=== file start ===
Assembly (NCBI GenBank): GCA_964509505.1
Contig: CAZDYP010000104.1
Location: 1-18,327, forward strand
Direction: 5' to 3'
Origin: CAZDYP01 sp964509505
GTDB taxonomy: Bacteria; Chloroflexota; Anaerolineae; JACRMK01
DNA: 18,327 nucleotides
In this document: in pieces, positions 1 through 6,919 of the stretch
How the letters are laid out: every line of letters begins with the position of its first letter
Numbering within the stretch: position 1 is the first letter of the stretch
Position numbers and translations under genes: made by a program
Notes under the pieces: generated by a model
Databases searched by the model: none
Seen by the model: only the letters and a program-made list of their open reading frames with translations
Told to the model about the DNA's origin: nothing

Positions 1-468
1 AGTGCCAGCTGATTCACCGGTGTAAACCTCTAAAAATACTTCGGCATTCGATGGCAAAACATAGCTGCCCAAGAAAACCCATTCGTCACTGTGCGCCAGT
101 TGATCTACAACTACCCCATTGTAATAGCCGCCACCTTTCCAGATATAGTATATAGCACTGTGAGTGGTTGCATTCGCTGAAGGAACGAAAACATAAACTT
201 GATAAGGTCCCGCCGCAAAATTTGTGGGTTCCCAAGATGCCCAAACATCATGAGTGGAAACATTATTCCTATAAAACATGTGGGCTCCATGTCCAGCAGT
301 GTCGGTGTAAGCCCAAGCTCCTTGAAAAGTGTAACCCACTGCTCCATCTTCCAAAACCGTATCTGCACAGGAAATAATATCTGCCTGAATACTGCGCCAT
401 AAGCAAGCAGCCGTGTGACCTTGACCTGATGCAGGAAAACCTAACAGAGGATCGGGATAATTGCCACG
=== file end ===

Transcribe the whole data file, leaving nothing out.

Assembly (NCBI GenBank): GCA_964509505.1
Contig: CAZDYP010000104.1
Location: 1-18,327, forward strand
Direction: 5' to 3'
Origin: CAZDYP01 sp964509505
GTDB taxonomy: Bacteria; Chloroflexota; Anaerolineae; JACRMK01
DNA: 18,327 nucleotides
In this document: in pieces, positions 1 through 6,919 of the stretch
How the letters are laid out: every line of letters begins with the position of its first letter
Numbering within the stretch: position 1 is the first letter of the stretch
Position numbers and translations under genes: made by a program
Notes under the pieces: generated by a model
Databases searched by the model: none
Seen by the model: only the letters and a program-made list of their open reading frames with translations
Told to the model about the DNA's origin: nothing

Positions 1-468
1 AGTGCCAGCTGATTCACCGGTGTAAACCTCTAAAAATACTTCGGCATTCGATGGCAAAACATAGCTGCCCAAGAAAACCCATTCGTCACTGTGCGCCAGT
101 TGATCTACAACTACCCCATTGTAATAGCCGCCACCTTTCCAGATATAGTATATAGCACTGTGAGTGGTTGCATTCGCTGAAGGAACGAAAACATAAACTT
201 GATAAGGTCCCGCCGCAAAATTTGTGGGTTCCCAAGATGCCCAAACATCATGAGTGGAAACATTATTCCTATAAAACATGTGGGCTCCATGTCCAGCAGT
301 GTCGGTGTAAGCCCAAGCTCCTTGAAAAGTGTAACCCACTGCTCCATCTTCCAAAACCGTATCTGCACAGGAAATAATATCTGCCTGAATACTGCGCCAT
401 AAGCAAGCAGCCGTGTGACCTTGACCTGATGCAGGAAAACCTAACAGAGGATCGGGATAATTGCCACG